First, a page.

“Like a transplant to Southern California that misses my native Montana mountains and desert, I enjoy the extraordinary, above-ground experience of taking the Palm Springs Aerial Tramway from the desert floor all the way up to the top of Chino Canyon for a lookout at Mount San Jacinto at 8,000 feet in less than 10 minutes, the desert landscape quickly disappears among the rugged cliffs of the gorge, and in a quick, breathtaking ride up one of the most rugged, rock-filled and striking gorges imaginable, you come to a pleasant stop in fully alpine surroundings.

Even today, in late April, there are snow caps on the mountains above, and visitors can not resist walking in the refreshingly cool alpine air along a pleasant flat path through the wooded paradise just 300 feet from the visitor center at the top of the tram. The giant Jeffrey pine trees tower over the shady, walk-friendly valley, where there is plenty to do and see, and it is a true paradise for hikers with all kinds of trails available. Every now and then, you might see some hikers taking the Pacific Crest Trail, making a small diversion from their path to enjoy this valley.

This cable car is extraordinary in every sense of the word. From desert landscape to mountain landscape in just eight minutes. It’s literally a world unthinkable when you look up at this mountain from the desert floor. “

Tell us about your favorite places to visit in California. Email your suggestions to CAtoday@nytimes.com. We will share more in upcoming issues of the newsletter.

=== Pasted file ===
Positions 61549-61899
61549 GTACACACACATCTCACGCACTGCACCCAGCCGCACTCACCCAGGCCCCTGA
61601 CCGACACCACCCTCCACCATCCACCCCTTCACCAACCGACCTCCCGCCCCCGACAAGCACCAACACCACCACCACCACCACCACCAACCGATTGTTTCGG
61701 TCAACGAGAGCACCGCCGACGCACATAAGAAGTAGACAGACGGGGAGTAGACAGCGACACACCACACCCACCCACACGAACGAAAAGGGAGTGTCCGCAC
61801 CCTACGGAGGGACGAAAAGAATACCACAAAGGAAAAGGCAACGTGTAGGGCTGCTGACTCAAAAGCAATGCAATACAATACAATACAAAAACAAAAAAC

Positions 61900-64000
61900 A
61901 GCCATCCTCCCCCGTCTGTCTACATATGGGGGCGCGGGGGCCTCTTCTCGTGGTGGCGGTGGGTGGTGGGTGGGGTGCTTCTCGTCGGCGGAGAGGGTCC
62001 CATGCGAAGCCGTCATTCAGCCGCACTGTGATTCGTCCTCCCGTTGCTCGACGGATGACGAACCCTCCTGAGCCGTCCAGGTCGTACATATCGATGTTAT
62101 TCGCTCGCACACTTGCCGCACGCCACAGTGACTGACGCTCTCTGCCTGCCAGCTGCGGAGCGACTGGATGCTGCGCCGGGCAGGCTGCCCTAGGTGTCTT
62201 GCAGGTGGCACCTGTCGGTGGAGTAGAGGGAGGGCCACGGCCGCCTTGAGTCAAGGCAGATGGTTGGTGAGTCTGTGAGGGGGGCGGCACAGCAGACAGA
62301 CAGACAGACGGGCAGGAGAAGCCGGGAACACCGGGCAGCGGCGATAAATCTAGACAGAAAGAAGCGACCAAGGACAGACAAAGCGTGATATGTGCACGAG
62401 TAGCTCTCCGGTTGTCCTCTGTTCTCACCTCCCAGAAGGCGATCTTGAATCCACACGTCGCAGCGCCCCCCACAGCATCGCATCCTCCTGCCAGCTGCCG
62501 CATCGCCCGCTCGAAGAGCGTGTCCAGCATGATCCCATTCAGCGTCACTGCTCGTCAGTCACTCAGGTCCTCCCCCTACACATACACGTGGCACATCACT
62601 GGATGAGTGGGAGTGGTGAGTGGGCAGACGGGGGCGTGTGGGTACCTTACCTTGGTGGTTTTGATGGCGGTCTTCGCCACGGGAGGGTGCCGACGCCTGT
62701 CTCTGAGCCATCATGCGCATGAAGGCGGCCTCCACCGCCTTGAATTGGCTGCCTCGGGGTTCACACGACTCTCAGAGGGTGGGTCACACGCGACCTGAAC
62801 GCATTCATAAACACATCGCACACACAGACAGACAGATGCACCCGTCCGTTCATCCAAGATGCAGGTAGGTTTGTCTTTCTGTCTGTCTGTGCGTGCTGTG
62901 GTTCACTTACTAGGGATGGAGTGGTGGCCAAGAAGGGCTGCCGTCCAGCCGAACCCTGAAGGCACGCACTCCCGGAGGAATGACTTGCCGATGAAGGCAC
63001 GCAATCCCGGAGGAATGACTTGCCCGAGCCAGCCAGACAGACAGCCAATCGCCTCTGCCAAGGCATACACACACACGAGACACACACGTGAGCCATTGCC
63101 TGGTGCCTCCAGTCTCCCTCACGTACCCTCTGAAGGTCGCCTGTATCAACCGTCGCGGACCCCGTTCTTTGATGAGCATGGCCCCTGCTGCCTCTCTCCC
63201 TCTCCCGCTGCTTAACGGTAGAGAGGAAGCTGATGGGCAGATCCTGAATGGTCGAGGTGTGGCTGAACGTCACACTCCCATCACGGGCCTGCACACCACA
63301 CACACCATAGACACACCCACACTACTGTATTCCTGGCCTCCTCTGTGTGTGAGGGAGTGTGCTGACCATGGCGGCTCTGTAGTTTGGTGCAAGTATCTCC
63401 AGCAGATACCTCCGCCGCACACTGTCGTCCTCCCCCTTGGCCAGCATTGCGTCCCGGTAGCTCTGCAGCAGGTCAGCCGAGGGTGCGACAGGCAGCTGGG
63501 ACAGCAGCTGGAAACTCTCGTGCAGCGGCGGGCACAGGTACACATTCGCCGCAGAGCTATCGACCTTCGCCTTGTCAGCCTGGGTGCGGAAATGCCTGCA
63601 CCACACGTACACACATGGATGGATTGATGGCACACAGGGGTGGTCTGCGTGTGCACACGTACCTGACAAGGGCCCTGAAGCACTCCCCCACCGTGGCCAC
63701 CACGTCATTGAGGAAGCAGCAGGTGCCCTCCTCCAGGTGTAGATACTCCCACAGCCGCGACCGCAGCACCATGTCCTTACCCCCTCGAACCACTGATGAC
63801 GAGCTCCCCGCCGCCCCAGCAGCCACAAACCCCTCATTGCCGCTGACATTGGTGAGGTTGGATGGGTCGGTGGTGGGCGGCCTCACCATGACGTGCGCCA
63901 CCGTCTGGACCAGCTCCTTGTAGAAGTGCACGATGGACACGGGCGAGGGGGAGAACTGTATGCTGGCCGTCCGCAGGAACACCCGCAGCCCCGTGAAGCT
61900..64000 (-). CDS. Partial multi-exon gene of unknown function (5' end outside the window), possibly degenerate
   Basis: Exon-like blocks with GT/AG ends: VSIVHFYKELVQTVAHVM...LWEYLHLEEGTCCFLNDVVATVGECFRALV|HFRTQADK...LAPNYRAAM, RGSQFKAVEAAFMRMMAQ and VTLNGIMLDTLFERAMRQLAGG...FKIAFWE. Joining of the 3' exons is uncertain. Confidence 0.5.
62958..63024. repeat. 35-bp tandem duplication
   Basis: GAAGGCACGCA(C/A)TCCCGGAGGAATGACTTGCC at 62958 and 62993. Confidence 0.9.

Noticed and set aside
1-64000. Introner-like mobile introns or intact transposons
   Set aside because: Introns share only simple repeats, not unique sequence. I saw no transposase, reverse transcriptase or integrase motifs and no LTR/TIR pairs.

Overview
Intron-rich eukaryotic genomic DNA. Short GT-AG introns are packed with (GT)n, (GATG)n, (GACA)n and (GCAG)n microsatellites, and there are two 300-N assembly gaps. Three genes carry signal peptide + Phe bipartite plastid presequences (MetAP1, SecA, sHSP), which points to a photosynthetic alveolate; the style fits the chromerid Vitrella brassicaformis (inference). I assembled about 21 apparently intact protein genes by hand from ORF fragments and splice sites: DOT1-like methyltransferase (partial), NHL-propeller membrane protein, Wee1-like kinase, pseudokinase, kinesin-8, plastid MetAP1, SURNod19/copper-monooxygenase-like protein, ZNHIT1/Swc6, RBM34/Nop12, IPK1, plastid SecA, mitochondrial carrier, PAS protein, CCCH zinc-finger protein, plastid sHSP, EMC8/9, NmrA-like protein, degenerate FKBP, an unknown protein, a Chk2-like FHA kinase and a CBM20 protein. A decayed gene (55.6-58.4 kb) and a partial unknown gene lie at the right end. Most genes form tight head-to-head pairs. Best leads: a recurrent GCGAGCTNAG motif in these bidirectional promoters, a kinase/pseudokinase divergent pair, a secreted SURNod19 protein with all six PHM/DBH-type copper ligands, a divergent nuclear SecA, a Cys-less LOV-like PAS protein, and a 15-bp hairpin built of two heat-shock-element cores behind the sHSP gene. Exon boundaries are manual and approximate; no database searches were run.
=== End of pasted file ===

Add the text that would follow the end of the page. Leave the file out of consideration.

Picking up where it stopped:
Ready, set, shoot!

One of the world’s largest social science events, the City Nature Challenge, returns today for its seventh year – and invites you to start taking pictures of your local flora and fauna.

If you have not heard of the challenge: In 2016, the Natural History Museum of Los Angeles County and the California Academy of Sciences dreamed of the event as a competition between Los Angeles and San Francisco.

People in each city would take pictures of plants and animals in their area, and the museums would then help identify the species to better understand the biodiversity of each region. That year alone, more than 20,000 observations were made and 1,600 species cataloged.

The City Nature Challenge quickly became international, and now thousands of people from six continents participate each year. And so can you.

Leave a Reply

Your email address will not be published.